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“The walls have ears” is fast becoming an outdated phrase. Nowadays—beyond our suspicions of Alexa and Google Home—your phone, your fridge, your Fitbit, even your dog’s collar could potentially be listening in.
However, you don’t often see “robot vacuum” on such lists of household spy items. If 63% of consumers are creeped out by smart devices, then the one that you allow to roam about and map your house, connect to the Internet, and stream video could be the creepiest creeper of them all.
Data privacy is a hot topic these days, with concerns that range from the apocalyptic to the rather mundane. But, is there anything to actually worry about?
Hopefully, by looking at it through the lens of a little Roomba, we can get some answers, not only about iRobot's policies, but about data privacy in the robot vacuum industry in general.
What is a smart robot vacuum?
At its most basic, the word “smart” placed in front of an appliance implies that it can connect to the internet. The term dates back to around 1995 with the introduction of IBM’s Simon Personal Communicator, and it stuck. Ever since then, the term has evolved and broadened to define everything from compatibility with home assistants like Alexa and Google Home, to an item that is programmable, to the suggestion that an item possesses artificial intelligence.
In the world of robot vacuums this runs the gamut of being able to turn your robot vacuum on with a cell phone via WiFi to programming it to activate when you leave your house.
What kind of personal data can a robot vacuum gather?
All smart devices, like your cellphone or smart bulb, gather what is known as metadata. Examples of gathered metadata often include when you turn on an appliance and your duration of use.
You may have heard the term “metadata” used by privacy experts, because it is something hackers can passively gather without having to break into your network. It’s akin to someone sitting outside your home and guessing that you’re cooking because the lights in the kitchen are on.
Aside from metadata, many smart robot vacuums create floor maps as they clean. In some cases, they have cameras to help navigate around obstacles or stream to your phone as a mobile security system.
In many cases, companies collect run time, square footage cleaned, and if the robot encounters any errors.
What are the laws out there concerning data privacy?
The most stringent and comprehensive law that we could find on record is the California Consumer Privacy Act (CCPA). The big highlights include: The right to know about the personal information a business collects about them and how it is used and shared, to delete personal information collected from them (with some exceptions), to opt-out of the sale of their personal information, and the right to non-discrimination for exercising their CCPA rights.
Even if you don’t live in California, robot vacuums that are sold nationally need to be compliant.
What do the brands have to say about data privacy?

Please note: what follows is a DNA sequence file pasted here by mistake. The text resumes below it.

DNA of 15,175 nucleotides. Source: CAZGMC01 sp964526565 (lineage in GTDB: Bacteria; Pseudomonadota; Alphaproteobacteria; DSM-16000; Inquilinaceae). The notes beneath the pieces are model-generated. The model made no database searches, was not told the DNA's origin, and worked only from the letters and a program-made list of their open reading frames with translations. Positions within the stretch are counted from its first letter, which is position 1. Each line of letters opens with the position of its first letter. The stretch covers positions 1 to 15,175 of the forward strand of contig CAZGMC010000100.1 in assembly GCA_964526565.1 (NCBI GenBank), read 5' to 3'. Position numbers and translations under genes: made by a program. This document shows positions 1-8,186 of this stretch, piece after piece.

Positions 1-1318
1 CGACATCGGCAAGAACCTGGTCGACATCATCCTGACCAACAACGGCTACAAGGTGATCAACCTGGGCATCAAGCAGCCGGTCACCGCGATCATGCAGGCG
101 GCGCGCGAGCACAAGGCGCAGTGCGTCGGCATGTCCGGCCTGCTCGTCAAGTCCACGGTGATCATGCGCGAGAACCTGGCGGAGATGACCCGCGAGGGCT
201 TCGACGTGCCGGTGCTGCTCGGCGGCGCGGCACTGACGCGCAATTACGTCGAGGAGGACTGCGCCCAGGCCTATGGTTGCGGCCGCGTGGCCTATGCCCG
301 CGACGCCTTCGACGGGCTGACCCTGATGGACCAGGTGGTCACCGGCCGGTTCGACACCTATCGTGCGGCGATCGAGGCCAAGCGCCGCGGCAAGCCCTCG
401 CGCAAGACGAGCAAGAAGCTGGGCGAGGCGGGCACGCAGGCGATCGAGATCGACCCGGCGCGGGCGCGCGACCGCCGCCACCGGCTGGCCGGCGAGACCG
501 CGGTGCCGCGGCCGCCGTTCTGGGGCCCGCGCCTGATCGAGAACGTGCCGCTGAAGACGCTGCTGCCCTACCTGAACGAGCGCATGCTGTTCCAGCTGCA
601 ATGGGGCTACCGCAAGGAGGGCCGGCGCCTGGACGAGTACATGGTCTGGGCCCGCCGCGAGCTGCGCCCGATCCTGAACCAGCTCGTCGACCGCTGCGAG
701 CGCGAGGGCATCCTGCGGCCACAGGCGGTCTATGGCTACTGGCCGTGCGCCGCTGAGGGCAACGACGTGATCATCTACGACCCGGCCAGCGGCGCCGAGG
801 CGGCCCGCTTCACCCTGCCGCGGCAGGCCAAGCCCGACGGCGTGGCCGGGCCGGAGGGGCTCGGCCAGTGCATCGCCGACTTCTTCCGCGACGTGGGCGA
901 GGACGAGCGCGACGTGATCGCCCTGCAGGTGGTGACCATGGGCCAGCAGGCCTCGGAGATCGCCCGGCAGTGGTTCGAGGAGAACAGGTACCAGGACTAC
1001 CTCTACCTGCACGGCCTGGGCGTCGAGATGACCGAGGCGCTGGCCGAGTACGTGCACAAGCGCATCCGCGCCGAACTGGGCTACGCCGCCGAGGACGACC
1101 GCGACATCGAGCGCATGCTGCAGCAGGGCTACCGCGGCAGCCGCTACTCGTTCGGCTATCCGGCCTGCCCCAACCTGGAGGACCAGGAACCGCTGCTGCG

iRobot has pretty comprehensive documentation on how user data is stored.
Mike Gillen, director of product and data security at iRobot tells us, “Beyond internal initiatives, iRobot promotes and sponsors a public bug bounty program, submits products to external penetration testing, and conducts routine automated scans on iRobot's operating environment.”
What if I want my data deleted?
Basically, this means that iRobot will eliminate any connection between you and the data collected, but it may remain in iRobot’s servers.
Companies like iRobot and Ecovacs also follow the GDPR, which is the European version of the CCPA.
Bethany Singer Baefsky, director of privacy and DPO at iRobot, says, “iRobot follows the GDPR standard for everyone when it comes to deletion, and we do not limit it just to the EU. That means that wherever you are, if you request data deletion, your personal information will be purged within 30 days, in accordance with GDPR standards.”
She continues, “For data access requests, we comply with all statutory time frames. Where there is no statutorily required timeframe for providing data, or no legal requirement to provide data at all, we operate within the CCPA's framework and provide data in a commonly used, machine readable format within 45 days of receiving a verifiable request.”
In plain English, this means that you can request a hard copy of all the data that has been collected on you and have it deleted from Ecovacs’ servers, though it will probably erase your account as well.
Who in their right mind would want a smart robot vacuum?
The answer to this question comes as a single word: Convenience. Imagine you’re out running errands or at your kid’s soccer game and you get a call that people are coming over in an hour. Are your floors presentable? Is there dog hair everywhere? By accessing the app on your phone, you can activate your smart robot vacuum and get some peace of mind that dust bunnies won’t be greeting your guests.
There are also robot vacuums that have cameras on them that you can stream. So, not only are they floor cleaners, but they can act like security robots.
Final question: Is my robot vac a spy?
Yes, but not any more than your cell phone, your credit card, your ISP, your Alexa, your gym membership, or your neighbors. And, according to Singer Baefsky, at least in iRobot's case, you have to give informed consent.